For oil investors it has been a pretty tough two years. We have gone from a high above $107 /bbl in July 2014 to below $34 in December 2015. During the year, when oil was hovering in the $40-$60 range, most thought the price had bottomed. Now we are looking at oil in the $30s – $40s and wondering if it could go lower. Prices at these levels seemed inconceivable not too long ago, but a number of things have changed since then, and we may see oil at these levels for quite some time.
Oil prices are set by supply and demand, and although OPEC tries to control prices by manipulating supply, it has to live within this constraint. Global growth has been slow, but it has been positive, so demand has increased. The drop in prices is therefore not due to a lack of demand but due to oversupply.
Over the past few years, North American oil production has sky-rocketed due to improved extraction techniques. In addition, countries like Libya and Iraq are producing more oil. Now, with the lifting of sanctions, Iran will also be selling more oil on the open market. So, supply has jumped, while demand has only modestly increased.
Saudi Arabia, which has world’s second largest reserves, has a major impact on the price of oil. Due to the size of their production and their relatively small population, they have been able to cut production and reduce global supply when they want, thereby raising prices and vice versa. Historically, they have kept prices volatile in order to meet competing goals. When prices are high, revenues increase and the Saudis are able to pay for their social programs. The downside is that production outside of Saudi Arabia increases because more high cost projects become viable. As a result, Saudi reserves, as a percentage of global reserves, decline along with their clout. On the other hand, when prices are low, outside production declines and Saudi influence over the market increases, but government revenues also decline. So the Saudis play a balancing act: trying to reduce competition while covering government spending.
Beyond economic reasons, right now the Saudis have political reasons as well. Saudi Arabia, ruled by the Sunnis, is fighting for dominance in the Middle East against Iran, controlled by the Shia. That struggle is playing out on the battle field in Syria, as Saudi Arabia seeks to topple Bashar Assad while Iran fights to support his Alewite regime.
Lower oil prices may impair the Saudi economy, but it’s wreaking havoc on Iran’s. Iran’s population is much larger and the Iranians don’t have the Saudis’ wealth. Also in the mix is Russia, which is supporting the Syrian government and targeting Saudi-backed rebels with brutal airstrikes. Russia, as an energy exporter, needs high price oil to maintain its social welfare. Oil at these prices, coupled with the Western sanctions, is making life for many Russians difficult. Therefore, Saudi interests, both economically and politically, lie in keeping prices low for the time being.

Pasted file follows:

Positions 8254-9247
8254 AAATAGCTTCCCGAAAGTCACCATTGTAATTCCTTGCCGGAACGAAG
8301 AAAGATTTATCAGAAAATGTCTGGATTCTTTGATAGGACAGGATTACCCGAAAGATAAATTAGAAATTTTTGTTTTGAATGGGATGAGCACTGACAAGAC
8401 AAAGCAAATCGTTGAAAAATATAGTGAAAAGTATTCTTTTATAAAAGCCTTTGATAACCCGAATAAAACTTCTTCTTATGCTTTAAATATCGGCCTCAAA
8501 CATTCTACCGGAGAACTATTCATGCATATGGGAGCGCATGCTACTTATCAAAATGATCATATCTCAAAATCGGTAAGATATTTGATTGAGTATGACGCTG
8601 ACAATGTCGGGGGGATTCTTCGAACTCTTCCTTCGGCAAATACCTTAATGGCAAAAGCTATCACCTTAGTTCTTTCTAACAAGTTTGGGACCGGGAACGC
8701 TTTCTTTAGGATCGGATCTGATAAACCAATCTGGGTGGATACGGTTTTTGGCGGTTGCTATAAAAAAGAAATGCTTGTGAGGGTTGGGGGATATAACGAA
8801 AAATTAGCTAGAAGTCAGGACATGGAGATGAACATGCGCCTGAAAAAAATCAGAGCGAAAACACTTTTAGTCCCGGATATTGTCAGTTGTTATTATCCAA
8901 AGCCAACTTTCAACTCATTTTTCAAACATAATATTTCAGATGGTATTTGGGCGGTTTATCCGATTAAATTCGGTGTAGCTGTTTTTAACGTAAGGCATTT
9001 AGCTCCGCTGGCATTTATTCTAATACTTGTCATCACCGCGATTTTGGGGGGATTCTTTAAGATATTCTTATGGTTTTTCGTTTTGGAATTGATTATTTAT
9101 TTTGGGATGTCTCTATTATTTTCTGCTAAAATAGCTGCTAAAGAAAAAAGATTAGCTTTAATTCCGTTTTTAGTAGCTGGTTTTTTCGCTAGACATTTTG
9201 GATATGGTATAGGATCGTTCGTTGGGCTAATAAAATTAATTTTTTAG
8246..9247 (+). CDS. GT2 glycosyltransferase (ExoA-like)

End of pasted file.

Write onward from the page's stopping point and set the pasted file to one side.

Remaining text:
Unfortunately, here in the US, low oil prices are having a damaging effect on the energy sector. Because of improved extracting techniques, the sector has had a renaissance until lately, with production jumping 50% since the turn of the century. Employment growth had been robust with the average wage well above the national average.
Source: US Energy Information Association
But now the sector is in recession and the lift on the export ban will do little to help. The drop in energy earnings is affecting total S&P earnings. Growth in earnings is virtually flat this year. While analysts are projecting a rebound in 2016, their outlook may be optimistic. If oil continues to trade in the $40/bbl range, earnings in the energy sector will once again decline.
While oil and commodity investors have been hurt, in general people have benefitted from the decline whenever they filled their gas tank. Although, the oil “dividend” has had limited impact on spending elsewhere, we may start to see a pick-up in 2016 if people believe these lower prices are here to stay.
Washington Trust Bank believes that the information used in this study was obtained from reliable sources, but we do not guarantee its accuracy. Neither the information nor any opinion expressed constitutes a solicitation for business or a recommendation of the purchase or sale of securities or commodities.
Rick Cloutier, CFA is the Chief Investment Strategist for Washington Trust Bank with over 20 years of portfolio management and investment experience. Rick designs and implements investment and risk management strategies for the bank’s clients. Rick has written numerous articles for Investopedia and wrote a weekly column for the Fall River Herald News in Massachusetts. His research has appeared in numerous journals, including the Journal of Investment Management and Financial Innovations, as well as, the International Journal of Revenue Management. He provided a nightly commentary on WALE radio and authored the novel Caveat Emptor. Rick earned his MBA at Boston University.